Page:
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Since opening its doors in March 2012, the Warner Bros. Studio Tour London, The Making of Harry Potter, has seen thousands of fans rushing to take a glimpse of the movie magic that made the eight fantasy films such a hit.
However, the tour could lose some of its enchanted appeal after after an investigator from animal rights group, People for the Ethical Treatment of Animals (PETA), revealed video footage of "inexcusable mistreatment of sensitive wild animals."
According to the PETA footage, one of the owls used in the tour appears "distressed" by the large, noisy crowds and by being touched. In the video, an trainer appears to encourage visitors to touch the owl, while saying "please don't touch the owl. I have to say that."
The investigation was initiated after the rights group received a number of complaints about the welfare of the owls at the popular attraction.
Along with the footage, the investigator and PETA reported that the owls suspended in cages were "clearly distressed" and "repeatedly forced to perform demeaning tricks."
Other findings at the tour showed that there was an encouragement of flash photography, and that the signs telling people "not to touch the birds" were not only ignored, but "cajoled" by the trainer.
After the footage was released, PETA released a statement online, claiming that they had sent a letter to Warner Brothers requesting them to "commit to a ban on using live animals on tours."
In the statement, Mimi Bekhechi, Director at PETA, said that they wanted the studios to ensure that "Harry Potter tour stays magical – and not cruel – by keeping live animals out of it."
"Confining frightened owls to tiny cages where they can only chew at their tethers in frustration goes against every message of respect and kindness that JK Rowling's wonderful books taught us", Ms. Bekhechi added.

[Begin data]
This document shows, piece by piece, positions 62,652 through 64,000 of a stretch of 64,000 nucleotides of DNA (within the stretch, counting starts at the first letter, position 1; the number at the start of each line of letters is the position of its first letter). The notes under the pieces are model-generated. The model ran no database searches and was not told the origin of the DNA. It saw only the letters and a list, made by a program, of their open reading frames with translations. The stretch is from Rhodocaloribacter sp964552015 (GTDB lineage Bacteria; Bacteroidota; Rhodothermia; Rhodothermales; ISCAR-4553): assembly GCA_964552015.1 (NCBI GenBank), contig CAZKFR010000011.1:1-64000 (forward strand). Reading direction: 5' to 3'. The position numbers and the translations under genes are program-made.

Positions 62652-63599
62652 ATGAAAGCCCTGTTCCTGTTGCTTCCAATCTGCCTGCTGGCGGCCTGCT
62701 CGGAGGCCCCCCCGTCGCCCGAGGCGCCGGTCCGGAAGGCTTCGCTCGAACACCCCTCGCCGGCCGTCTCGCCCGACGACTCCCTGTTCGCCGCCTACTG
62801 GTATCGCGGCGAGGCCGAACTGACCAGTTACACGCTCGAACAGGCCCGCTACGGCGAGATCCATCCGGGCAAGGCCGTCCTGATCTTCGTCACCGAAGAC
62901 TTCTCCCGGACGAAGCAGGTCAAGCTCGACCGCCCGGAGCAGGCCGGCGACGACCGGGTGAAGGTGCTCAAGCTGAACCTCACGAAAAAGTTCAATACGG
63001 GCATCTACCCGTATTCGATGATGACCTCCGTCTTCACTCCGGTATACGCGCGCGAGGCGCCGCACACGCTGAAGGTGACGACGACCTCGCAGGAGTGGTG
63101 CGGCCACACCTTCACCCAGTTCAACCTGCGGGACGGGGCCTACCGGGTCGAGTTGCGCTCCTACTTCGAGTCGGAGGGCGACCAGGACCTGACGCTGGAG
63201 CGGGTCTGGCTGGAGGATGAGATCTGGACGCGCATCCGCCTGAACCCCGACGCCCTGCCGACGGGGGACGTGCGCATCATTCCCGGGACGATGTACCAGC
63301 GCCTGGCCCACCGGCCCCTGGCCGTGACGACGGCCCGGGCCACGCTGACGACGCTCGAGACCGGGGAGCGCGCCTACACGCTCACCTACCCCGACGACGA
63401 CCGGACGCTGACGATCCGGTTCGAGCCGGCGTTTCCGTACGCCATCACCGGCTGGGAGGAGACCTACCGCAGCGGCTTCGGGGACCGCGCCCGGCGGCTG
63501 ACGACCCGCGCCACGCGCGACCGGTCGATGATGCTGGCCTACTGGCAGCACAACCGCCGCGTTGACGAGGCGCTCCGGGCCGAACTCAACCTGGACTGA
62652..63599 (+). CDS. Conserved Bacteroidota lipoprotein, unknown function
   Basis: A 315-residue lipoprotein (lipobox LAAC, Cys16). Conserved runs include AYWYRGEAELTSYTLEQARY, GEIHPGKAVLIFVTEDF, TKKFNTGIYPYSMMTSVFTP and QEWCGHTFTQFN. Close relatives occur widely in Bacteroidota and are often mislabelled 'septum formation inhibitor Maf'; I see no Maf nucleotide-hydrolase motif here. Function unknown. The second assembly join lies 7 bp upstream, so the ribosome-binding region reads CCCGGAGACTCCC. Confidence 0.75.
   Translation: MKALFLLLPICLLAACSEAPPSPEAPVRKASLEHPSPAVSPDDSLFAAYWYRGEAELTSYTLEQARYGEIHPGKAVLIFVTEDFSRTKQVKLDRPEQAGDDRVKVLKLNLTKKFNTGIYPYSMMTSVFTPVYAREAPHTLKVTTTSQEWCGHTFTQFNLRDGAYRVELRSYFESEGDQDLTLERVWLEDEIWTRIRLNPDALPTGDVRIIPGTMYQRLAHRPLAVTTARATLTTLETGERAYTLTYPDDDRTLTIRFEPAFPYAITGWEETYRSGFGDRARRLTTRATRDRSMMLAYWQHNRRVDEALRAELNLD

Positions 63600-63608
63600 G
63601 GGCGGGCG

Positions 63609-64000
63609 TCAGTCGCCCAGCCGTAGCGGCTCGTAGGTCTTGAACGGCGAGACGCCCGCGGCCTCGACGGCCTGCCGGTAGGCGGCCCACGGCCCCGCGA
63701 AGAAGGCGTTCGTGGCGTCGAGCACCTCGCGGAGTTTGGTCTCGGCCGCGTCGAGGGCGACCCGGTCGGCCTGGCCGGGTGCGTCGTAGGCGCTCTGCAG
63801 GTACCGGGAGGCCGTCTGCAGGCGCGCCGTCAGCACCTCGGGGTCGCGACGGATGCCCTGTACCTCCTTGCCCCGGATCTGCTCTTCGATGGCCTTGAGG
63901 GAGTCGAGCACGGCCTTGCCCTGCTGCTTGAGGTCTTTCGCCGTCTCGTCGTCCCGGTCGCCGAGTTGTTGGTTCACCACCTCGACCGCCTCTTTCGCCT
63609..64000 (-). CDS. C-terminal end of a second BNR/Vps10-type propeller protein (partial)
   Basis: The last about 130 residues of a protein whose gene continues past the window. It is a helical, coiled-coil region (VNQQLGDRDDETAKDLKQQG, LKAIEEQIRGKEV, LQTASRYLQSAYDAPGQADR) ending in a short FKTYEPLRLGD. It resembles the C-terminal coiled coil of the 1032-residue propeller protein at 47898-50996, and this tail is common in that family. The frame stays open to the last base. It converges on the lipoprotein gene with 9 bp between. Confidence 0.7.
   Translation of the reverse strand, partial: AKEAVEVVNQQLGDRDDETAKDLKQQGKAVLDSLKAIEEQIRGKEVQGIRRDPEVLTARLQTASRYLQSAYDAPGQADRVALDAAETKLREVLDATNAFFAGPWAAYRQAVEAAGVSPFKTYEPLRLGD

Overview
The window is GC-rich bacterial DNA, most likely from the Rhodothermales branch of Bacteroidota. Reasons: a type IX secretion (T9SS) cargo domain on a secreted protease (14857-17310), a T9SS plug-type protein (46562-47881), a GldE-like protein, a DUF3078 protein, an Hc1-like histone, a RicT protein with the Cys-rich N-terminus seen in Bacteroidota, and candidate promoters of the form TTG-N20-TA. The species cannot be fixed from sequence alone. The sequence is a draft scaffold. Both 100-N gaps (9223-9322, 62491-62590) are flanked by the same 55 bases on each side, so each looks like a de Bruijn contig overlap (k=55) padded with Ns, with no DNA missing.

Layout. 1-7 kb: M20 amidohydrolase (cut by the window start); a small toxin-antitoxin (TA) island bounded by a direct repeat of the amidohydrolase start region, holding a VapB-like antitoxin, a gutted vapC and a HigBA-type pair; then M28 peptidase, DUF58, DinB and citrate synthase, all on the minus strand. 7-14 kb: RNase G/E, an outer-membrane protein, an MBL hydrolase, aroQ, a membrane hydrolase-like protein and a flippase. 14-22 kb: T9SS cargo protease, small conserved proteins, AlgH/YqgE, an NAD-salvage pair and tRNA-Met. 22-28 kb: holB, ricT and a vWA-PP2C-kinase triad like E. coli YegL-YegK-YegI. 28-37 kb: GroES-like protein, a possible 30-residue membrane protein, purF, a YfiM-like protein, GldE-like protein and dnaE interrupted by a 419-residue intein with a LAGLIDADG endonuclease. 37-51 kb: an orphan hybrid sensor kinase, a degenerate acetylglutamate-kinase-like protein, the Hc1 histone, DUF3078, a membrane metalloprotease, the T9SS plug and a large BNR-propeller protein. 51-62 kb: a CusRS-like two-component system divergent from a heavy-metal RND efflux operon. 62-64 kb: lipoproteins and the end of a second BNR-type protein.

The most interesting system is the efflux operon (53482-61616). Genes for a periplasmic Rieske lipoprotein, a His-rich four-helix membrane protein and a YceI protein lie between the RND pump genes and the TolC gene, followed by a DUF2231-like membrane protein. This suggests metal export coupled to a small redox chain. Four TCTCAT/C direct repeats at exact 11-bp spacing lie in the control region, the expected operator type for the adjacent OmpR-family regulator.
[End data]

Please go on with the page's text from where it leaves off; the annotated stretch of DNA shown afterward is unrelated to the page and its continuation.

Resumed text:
In light of the footage, a statement was made by Warner Bros. Studio Tour London, which said in an email to CNBC that the owls from the Harry potter film series "occasionally come to the Studio Tour" and "appear for short periods and are exclusively handled" by experts from Birds and Animals, the company that trains the animals.
The Warner Bros. statement added that they have Birds and Animals "to review this matter. It is essential to us all that the welfare of the birds and animals in their care is of the highest standard."
Birds and Animals responded to the footage too. In a statement, the company said "now that we have had the opportunity to see the footage, we have instigated a review of the issues raised. We will take appropriate action to ensure that the birds and animals always receive the very best care."
Despite this statement, Elisa Allen, Associate Director at PETA UK, told CNBC in an email today, that Warner Brothers has "so far failed to acknowledge the cruel treatment of the animals captured by our investigator."
"We responded to Warner Brothers as the statement does not address any of the cruelty depicted in the footage – nor does it address the need to implement a ban on using live animals. To this we have yet to receive a reply but will let you know once/if we do," Ms. Allen added.
This isn't the only owl-related incident that has recently been in the firing line recently.
A temporary owl cocktail bar that was set to open over the past week in Soho, London, was forced to drop the drinks and postpone the event until April, after an online petition triggered backlash towards the event.
More than 28,900 people signed the petition saying they were concerned about the welfare of the owls; despite the fact that the bar was a "sit-down" event with trained professionals.